Their work together has so far failed to attract the kind of money paid for their most famous individual works. One collaborative sold for $11.4 million in 2014 at Phillips. Last year, GE/Skull (1984–85) sold for $4.6 million and ½ Keep Frozen (1984–85) went for $3 million at Christie’s.

One person who knows the facts about the collaboration is gallerist Bruno Bischofberger who brought the artists together in 1982. Earlier this year, Bischofberger told Artnet News that the collaboration “was based on an interest in art history and deep knowledge of it, pure interest in the artists and their work, and in experiencing what new comes out of a collaboration between three artists of completely different characters, natures, and approaches, living in the same city and society and being friends.

During that first meeting at Warhol’s factory, Bischofberger took a polaroid of Warhol and Basquiat together. Basquiat took the photo with him and his assistant returned a few hours later with a newly minted double portrait of the pair called Dos Cabezas...

Dos Cabezas, a 1982 painting by Jean-Michel Basquiat of himself with Andy Warhol.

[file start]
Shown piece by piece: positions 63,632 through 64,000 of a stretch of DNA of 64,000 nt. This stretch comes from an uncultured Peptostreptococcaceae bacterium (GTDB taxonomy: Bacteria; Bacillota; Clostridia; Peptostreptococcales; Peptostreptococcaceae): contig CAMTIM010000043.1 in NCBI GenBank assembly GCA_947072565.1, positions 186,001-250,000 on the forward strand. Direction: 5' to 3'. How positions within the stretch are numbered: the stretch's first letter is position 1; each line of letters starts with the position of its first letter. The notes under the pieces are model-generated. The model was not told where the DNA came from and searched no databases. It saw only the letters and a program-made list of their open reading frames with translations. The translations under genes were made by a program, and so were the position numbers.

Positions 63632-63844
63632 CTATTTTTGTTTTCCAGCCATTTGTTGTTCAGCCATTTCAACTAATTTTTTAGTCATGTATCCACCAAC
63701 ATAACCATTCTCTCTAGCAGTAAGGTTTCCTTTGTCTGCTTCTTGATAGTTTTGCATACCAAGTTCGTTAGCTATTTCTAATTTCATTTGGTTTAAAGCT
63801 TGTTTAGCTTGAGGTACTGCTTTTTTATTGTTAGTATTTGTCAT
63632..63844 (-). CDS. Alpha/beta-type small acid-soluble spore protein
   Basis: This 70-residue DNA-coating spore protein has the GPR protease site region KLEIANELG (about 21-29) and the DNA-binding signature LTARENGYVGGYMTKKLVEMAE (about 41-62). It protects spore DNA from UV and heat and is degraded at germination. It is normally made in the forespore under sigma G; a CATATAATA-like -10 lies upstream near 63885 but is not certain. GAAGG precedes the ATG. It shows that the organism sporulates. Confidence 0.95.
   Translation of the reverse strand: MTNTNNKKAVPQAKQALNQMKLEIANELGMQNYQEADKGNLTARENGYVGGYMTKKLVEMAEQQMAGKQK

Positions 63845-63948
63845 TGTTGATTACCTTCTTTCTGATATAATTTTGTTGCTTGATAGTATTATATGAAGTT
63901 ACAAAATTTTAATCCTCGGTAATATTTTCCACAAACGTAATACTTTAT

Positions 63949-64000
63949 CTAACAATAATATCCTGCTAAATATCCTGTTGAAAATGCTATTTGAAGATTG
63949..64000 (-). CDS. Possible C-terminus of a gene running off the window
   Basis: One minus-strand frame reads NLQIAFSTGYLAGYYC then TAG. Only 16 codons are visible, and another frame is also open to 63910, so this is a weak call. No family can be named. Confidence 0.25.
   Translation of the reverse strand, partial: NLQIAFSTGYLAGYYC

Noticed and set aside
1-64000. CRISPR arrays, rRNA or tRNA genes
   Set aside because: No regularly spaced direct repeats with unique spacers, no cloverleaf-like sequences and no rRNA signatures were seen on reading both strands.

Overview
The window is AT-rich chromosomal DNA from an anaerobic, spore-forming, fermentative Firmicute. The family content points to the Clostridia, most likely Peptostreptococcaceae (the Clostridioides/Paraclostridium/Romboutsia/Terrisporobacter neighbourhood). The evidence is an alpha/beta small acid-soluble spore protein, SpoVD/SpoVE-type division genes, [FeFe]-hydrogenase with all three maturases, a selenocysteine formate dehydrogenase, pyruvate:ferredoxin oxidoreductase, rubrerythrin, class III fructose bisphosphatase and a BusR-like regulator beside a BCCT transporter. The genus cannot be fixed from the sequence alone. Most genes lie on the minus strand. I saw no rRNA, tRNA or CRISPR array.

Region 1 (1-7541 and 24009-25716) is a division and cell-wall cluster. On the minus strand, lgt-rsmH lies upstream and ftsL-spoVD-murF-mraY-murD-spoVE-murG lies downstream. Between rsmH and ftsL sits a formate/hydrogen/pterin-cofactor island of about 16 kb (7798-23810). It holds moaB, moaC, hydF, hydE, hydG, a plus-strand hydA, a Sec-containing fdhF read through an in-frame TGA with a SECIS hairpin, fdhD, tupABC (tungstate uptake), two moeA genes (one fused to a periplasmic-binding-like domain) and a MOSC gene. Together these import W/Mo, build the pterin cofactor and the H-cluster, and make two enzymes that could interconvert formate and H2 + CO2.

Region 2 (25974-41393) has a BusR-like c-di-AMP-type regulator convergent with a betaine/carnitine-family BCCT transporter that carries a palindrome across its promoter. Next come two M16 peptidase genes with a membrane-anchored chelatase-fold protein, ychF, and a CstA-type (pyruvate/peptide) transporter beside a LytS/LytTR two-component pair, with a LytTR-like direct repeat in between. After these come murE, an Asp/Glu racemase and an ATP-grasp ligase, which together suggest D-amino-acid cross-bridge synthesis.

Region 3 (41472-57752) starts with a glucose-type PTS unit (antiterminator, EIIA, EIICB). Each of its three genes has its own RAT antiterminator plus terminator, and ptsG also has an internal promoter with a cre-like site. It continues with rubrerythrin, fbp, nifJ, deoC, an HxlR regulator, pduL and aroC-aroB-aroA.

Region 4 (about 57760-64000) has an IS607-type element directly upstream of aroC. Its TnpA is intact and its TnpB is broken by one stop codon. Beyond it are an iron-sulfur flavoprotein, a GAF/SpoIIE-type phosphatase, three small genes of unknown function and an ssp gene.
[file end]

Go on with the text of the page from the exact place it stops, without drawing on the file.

In 1984, Warhol and Basquat worked together ceaselessly, melding the respective iconographies: Warhol’s screen-printed advertisements and cultural symbols are effaced by Basquiat’s iconic figures and signs; newspaper headlines included by Warhol are obscured and rewritten by Basquiat; scenes painted in Basquiat’s conceptual Neo-Expressionist style are joined by Warhol’s precise appropriations of brand logos. 

“Andy would start one [painting] and put something very recognizable on it, or a product logo, and I would sort of deface it. Then I would try to get him to work some more on it, I would try to get him to do at least two things,” Basquat said.

“I drew it first and then I painted it like Jean-Michel,” said Warhol. “I think those paintings we’re doing together are better when you can’t tell who did which parts.”

Buchhard, one of the show’s curators, said Warhol and Basquiat “came together and opened new ideas and spaces of thought that mirror both our present time as well as the past and future. The results are brilliant artworks that continue to have an impact in our own time as they appear to address pressing and highly relevant contemporary topics such as racism and consumerism. 

“Their collaboration was a unique project and probably one of the greatest and most enduring in all of art history,” he said.

Buchhart is one of the world’s foremost experts on Basquiat, having curated shows of his art at the Fondation Beyeler in Basel and the Musée d’Art Moderne de Paris. He is also a conceptual artist in his own right, but he told Whitehot Magazine in 2016 that his work is inspired more by science than by individual artists

“I studied blood cell tumors and biochemistry and genetics, molecular biology. Although I curated Basquiat and Munch among others, I'm not an artist who is influenced by them in my art practice,” he said. WM


Scott Orr

Scott Orr is a career writer, editor and a recovering political journalist. He is publisher of the East Village art magazine B Scene Zine. He can be reached via @bscenezine, bscenezine.com, or bscenezine@gmail.com.